Stingray, Cadillac CTS, Mazda3 named 'Car of Year' finalists; Cherokee, Silverado, Acura MDX are top trucks

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Editor's note: An earlier version of this story featured an incorrect photo of the 2014 Mazda3.

DETROIT -- The Cadillac CTS, Mazda3 and Chevrolet Corvette Stingray were named finalists today for North American Car of the Year, while the Jeep Cherokee, Chevrolet Silverado and Acura MDX were named truck/utility finalists.

The 2014 North American Car and Truck of the Year will be announced Jan. 13 during a press conference before the Detroit auto show press days. The finalists were named at an Automotive Press Association luncheon at the Detroit Athletic Club.

The six finalists were selected by an independent jury of 48 automotive journalists from 11 cars and 12 truck and utility vehicles. To be eligible, a vehicle must be redesigned or substantially changed and be introduced during 2013.

Six automakers had multiple nominees, led by General Motors with six: the Cadillac CTS, Chevrolet Corvette Stingray, Impala and Silverado, GMC Sierra and Buick Encore. Hyundai-Kia and Toyota Motor Sales each had three: the Kia Cadenza and Sorento, and the Hyundai Santa Fe LWB, and the Toyota Corolla and Tundra and Lexus IS.

The others are Nissan North America’s Nissan Rogue and Infiniti Q50; BMW’s 4 Series and X5; Jaguar-Land Rover’s Jaguar F-Type and Land Rover Range Rover Sport, and the Mazda3 and 6.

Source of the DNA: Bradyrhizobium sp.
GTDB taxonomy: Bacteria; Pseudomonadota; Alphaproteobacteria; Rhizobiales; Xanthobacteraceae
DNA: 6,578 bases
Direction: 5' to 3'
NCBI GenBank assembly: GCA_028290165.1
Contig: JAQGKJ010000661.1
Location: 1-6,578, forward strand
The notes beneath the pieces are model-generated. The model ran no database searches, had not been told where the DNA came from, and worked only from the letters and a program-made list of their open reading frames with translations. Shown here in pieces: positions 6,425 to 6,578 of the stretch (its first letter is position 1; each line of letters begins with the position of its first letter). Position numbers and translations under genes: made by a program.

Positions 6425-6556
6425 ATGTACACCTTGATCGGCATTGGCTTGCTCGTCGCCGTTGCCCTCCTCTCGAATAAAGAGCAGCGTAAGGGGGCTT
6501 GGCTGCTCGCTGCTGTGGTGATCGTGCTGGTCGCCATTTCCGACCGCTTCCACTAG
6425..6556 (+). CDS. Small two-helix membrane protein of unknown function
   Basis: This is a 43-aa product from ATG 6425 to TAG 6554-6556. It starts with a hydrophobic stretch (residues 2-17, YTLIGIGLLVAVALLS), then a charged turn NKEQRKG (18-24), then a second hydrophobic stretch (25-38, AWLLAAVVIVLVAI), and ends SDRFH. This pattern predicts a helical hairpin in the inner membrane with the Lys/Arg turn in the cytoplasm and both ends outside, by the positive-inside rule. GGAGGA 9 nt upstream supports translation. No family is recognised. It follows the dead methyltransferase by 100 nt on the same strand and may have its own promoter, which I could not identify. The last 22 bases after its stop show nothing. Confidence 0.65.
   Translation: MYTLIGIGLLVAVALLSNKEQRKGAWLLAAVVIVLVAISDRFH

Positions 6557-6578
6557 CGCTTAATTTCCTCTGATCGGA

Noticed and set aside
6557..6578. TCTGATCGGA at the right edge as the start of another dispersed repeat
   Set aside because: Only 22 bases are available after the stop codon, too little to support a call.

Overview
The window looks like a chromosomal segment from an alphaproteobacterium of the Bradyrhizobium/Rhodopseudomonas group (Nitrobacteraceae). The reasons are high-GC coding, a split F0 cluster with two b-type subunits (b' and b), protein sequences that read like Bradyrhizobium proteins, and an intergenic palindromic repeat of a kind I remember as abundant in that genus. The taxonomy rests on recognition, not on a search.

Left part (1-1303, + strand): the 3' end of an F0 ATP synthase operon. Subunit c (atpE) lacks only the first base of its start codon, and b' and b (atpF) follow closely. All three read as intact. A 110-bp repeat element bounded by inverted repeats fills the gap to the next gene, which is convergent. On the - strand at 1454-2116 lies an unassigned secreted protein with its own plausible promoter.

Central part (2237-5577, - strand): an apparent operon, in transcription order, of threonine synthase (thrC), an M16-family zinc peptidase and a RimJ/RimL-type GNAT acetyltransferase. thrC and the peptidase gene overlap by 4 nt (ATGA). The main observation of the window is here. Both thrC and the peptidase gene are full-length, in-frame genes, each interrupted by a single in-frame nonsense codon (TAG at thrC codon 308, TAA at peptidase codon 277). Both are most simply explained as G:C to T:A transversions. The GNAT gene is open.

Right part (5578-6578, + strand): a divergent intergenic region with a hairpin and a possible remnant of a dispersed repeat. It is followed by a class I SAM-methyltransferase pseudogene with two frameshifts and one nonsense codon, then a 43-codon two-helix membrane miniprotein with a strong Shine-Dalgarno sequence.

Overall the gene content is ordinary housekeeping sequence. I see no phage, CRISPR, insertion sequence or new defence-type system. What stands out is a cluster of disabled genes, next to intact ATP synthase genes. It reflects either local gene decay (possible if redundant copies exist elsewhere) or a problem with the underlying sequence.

The other contenders: American Honda’s Acura MDX, Mercedes-Benz CLA, Chrysler Group’s Jeep Cherokee and the Subaru Forester.

In 2013, the Cadillac ATS was the North American Car of the Year and the Ram 1500 was the North American Truck of the Year.

Since 1994 when the award was created, 14 automakers have captured at least one title. Ford and GM vehicles have the most victories, with eight. The other multiple winners: Chrysler, Honda, Mercedes-Benz, Nissan and Hyundai.

The judging panel includes Edward Lapham, retired executive editor of Automotive News. To maximize their independence, the jurors pay dues to underwrite the costs of the annual competition.

The vehicles are judged on multiple factors, including innovation, design, safety, handling, comfort, value and driver satisfaction.

The competition is a three-stage process, with each vote being tallied by accounting firm Deloitte and Touche.

In early fall, the jurors view all eligible vehicles and vote for a dozen or so they believe deserve a further look, creating a short list. Jurors must pay $150 in annual dues to be eligible.

In early December, the jurors vote again, this year on 11 cars and 12 truck/utility vehicles. Each juror has 25 points to allocate to cars and 25 to trucks, awarding all points among the entries and no more than 10 to any one vehicle.

With the three cars and three trucks named as finalists today, the jurors will vote again, this time with 10 points to allocate in each category.

You can reach Larry P. Vellequette at

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